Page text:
Finally you can look at the actual audio production process. Most Crookwood clients work a lot faster than others because of how efficient the setup, recall and creative processes are with our consoles. We obviously would love you to buy a Crookwood, as they are the best option, but look at what you do, and have a think about what takes the time – how long does patching take, level cal, loading up DAWs, resetting levels, A/Bing etc. What slows down your creativity, what operations you do, that add nothing to the actual music?

Once you understand this, you can work out how long an investment in better gear will take to repay and then make you more money.

How to work out what to charge

It’s often temping to charge whole pounds/euros/dollars in your rate, but there is a whole science to charging and displaying money. For a visual intro, have a look here:

The take away is that you can actually raise your prices without being obvious, by making them look more attractive to the buyer.

How to announce a price rise

There’s only two routes, do it now, or tell clients in advance it’s going to go up. I think you should look at doing both.

Work out how many clients do regular business with you. If none, just go ahead and put your prices up, changing them everywhere you publish them – this is important, conflicting prices cause confusion. If you have regular clients however, it’s important that you tell them in advance.

The common way to do it, is to send a blanket email to all of them. I personally hate receiving these letters, they feel very impersonal. For most of us, we won’t have that many regular clients, and in this case, I suggest reaching out to them first. In this way you can ask them how things are, have a general chat, remind them that you still exist (!) and then drop in that you’ve got a small price rise coming in. See below for an idea of timing. It’s much easier to do this in the middle of a conversation, than a cold call.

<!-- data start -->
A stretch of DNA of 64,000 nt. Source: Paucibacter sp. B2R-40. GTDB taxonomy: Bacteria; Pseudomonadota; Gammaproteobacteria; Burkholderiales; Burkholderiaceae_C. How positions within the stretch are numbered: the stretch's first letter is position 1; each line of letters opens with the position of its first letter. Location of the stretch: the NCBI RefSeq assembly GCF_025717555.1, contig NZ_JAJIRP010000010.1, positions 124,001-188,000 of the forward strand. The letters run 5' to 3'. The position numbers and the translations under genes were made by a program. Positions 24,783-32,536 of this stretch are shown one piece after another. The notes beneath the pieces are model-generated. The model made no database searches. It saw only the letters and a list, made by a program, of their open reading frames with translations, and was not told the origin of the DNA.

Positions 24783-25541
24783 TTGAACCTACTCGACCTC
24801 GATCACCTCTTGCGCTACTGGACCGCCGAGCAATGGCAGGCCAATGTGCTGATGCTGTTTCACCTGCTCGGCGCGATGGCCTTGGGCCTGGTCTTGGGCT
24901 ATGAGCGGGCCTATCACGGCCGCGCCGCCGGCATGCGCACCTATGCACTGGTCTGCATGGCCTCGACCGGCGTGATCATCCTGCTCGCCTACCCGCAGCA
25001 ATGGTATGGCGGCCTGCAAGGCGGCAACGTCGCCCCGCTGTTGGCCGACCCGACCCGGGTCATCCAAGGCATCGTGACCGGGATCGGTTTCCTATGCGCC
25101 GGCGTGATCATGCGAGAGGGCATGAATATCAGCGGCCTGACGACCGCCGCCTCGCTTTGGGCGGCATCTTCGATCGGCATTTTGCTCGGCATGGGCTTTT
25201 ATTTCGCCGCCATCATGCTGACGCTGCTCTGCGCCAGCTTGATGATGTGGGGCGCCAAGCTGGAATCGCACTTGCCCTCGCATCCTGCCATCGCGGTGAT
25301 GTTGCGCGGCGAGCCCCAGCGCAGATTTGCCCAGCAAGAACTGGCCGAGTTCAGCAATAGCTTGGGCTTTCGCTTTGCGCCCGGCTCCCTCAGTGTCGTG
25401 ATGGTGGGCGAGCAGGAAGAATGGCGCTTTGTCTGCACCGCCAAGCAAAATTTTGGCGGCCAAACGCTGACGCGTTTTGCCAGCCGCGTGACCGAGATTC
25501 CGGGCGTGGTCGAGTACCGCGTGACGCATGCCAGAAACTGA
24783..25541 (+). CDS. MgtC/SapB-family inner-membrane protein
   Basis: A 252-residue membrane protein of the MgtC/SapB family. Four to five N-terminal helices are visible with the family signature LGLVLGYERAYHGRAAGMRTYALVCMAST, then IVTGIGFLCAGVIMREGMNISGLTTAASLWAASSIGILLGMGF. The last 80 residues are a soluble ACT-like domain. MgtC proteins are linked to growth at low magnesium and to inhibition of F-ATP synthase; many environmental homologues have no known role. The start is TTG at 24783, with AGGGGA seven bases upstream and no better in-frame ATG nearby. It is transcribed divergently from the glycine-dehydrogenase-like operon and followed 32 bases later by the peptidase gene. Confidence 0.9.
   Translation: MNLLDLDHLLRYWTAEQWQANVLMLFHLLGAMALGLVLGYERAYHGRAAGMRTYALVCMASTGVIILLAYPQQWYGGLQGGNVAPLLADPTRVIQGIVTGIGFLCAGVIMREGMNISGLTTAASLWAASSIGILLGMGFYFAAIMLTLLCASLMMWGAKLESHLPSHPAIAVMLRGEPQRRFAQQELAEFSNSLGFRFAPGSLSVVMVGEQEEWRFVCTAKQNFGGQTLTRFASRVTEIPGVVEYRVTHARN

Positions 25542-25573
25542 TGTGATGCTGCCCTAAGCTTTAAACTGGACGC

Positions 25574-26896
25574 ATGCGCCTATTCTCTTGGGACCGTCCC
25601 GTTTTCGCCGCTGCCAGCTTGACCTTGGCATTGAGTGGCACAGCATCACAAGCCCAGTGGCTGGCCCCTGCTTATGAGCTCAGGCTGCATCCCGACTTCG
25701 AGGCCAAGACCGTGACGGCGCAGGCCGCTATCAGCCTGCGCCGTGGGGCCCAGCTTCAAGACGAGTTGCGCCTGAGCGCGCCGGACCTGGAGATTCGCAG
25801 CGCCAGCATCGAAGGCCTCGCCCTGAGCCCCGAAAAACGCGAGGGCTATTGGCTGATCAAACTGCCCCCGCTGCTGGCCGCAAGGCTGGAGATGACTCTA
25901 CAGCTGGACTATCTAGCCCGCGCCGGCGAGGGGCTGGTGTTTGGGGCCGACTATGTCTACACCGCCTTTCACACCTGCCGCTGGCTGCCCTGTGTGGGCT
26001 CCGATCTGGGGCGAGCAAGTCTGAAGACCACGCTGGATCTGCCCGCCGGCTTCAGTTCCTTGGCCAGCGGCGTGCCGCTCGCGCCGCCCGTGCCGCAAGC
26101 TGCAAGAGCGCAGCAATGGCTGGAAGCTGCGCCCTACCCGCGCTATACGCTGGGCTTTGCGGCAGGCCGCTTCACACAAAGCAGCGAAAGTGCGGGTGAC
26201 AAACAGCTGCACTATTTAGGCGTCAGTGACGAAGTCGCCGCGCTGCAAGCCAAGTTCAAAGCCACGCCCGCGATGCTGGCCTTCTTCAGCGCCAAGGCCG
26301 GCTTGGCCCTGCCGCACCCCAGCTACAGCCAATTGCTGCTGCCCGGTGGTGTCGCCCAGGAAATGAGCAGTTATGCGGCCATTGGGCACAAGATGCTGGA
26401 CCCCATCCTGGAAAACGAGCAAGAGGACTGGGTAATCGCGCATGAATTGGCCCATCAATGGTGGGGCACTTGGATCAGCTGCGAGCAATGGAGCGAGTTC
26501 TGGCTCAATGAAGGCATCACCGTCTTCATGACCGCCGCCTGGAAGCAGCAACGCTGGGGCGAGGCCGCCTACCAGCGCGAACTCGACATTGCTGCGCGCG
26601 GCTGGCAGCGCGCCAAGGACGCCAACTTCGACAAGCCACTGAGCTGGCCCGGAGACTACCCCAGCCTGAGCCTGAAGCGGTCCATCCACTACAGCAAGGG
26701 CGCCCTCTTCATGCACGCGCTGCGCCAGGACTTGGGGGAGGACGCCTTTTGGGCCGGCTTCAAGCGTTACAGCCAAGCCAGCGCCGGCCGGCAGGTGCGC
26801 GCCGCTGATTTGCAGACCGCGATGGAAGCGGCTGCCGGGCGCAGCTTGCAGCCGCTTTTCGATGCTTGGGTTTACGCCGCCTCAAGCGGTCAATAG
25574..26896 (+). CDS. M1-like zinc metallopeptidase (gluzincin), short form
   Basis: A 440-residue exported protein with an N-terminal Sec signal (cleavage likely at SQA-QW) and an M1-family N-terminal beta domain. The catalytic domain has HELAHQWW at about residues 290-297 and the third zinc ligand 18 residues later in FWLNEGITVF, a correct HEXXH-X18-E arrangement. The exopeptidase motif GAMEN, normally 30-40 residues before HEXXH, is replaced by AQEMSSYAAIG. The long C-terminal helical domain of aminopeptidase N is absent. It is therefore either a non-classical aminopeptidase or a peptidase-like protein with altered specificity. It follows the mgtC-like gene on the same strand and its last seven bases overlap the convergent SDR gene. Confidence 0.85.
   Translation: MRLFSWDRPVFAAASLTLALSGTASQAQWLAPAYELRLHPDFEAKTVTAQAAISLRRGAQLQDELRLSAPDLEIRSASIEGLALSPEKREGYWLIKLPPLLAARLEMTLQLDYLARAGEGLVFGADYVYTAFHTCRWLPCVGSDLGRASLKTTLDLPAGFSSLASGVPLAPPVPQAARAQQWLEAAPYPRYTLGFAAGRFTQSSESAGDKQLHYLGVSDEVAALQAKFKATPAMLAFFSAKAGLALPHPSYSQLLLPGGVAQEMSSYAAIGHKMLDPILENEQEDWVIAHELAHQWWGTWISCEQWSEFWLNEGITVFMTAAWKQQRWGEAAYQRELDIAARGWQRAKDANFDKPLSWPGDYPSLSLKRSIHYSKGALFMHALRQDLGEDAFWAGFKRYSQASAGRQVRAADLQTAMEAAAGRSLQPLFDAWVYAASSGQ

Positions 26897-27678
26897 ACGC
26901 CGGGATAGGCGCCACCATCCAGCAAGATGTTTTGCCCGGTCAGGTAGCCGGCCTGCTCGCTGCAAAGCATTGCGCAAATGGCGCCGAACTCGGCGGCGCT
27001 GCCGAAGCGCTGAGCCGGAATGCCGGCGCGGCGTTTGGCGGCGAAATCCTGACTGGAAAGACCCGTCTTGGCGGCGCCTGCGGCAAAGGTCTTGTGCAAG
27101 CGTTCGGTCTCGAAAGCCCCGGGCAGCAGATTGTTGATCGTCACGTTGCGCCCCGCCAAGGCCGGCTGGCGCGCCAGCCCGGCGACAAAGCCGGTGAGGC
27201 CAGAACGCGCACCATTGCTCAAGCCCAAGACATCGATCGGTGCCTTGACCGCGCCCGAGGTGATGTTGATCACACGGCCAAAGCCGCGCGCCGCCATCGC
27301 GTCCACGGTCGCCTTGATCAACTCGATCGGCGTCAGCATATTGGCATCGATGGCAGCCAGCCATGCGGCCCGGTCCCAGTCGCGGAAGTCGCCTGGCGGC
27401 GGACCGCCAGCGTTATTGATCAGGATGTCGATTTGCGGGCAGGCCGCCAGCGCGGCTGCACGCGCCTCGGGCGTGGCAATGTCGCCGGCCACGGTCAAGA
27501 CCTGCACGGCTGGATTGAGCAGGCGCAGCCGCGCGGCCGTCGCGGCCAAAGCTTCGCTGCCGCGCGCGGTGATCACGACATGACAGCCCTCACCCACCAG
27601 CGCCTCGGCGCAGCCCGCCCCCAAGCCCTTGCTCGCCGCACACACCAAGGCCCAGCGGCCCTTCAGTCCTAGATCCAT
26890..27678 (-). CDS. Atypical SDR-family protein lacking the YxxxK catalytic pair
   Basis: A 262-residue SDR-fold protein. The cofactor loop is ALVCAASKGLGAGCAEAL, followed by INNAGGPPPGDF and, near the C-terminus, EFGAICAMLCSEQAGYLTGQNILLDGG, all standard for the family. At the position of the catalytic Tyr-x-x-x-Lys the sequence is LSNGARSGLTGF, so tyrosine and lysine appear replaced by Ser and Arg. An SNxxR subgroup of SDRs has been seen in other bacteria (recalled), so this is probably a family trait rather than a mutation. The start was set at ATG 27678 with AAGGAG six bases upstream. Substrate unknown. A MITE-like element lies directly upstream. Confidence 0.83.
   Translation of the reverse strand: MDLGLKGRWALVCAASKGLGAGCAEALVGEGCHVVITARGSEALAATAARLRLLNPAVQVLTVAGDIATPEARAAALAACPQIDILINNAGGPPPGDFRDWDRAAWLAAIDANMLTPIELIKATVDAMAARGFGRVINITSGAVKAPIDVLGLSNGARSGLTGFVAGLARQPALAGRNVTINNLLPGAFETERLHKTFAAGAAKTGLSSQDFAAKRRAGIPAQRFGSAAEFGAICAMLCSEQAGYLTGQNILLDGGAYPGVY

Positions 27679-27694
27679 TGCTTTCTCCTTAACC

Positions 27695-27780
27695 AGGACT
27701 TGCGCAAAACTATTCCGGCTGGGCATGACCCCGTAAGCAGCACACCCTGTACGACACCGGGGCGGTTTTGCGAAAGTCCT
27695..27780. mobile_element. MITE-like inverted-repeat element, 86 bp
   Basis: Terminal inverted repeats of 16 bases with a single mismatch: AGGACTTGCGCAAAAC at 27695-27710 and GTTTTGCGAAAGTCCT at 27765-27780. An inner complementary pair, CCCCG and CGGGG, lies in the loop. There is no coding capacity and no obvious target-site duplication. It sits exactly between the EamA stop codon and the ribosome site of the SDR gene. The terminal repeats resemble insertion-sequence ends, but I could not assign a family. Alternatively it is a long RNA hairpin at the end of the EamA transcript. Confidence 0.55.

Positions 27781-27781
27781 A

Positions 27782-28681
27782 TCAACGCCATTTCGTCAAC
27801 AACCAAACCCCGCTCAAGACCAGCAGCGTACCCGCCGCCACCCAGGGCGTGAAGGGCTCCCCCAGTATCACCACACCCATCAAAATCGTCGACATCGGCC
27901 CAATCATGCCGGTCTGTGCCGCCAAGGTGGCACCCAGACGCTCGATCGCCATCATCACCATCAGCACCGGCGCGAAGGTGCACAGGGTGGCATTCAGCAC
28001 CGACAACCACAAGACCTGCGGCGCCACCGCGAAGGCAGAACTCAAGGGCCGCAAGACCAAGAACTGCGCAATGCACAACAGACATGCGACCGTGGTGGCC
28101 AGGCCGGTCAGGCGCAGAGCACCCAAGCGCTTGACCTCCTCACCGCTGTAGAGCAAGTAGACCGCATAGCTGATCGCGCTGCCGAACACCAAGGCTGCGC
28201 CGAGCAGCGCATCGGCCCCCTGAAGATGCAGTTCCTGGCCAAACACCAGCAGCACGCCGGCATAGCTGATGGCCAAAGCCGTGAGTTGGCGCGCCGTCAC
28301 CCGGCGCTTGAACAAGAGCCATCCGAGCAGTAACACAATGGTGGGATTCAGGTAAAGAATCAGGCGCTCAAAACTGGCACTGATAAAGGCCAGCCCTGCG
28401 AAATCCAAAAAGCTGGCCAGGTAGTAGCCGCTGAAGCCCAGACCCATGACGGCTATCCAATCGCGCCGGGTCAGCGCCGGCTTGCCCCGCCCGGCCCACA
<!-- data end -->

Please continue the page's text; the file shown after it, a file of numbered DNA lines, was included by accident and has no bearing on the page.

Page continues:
You shouldn’t apologise for the rise, just state it as fact, but you can underplay it, your price rise won’t destroy your relationship, and you’re worth it, aren’t you?

For the odd client who objects, know their worth to you prior to the call. If they give you regular work, you can offer a sweetener, % discount for so many jobs a year. If they only give you occasional work, is it worth the effort to keep them? Are they good clients? Knowing who pays you what and how long you have to wait for the money is essential knowledge to make decisions.

When to do it

There is no hard and fast rule. Often 1st Jan is used, but you can change prices at and time. I think for most regular services 3 month notice is polite and gives clients enough time to adjust. Again small chances are easy for anybody to absorb.

Give it a go.

Even if you don’t feel you can do any of this, make this an opportunity to understand and list your true costs of doing business. Data rules business, ignore it at your peril!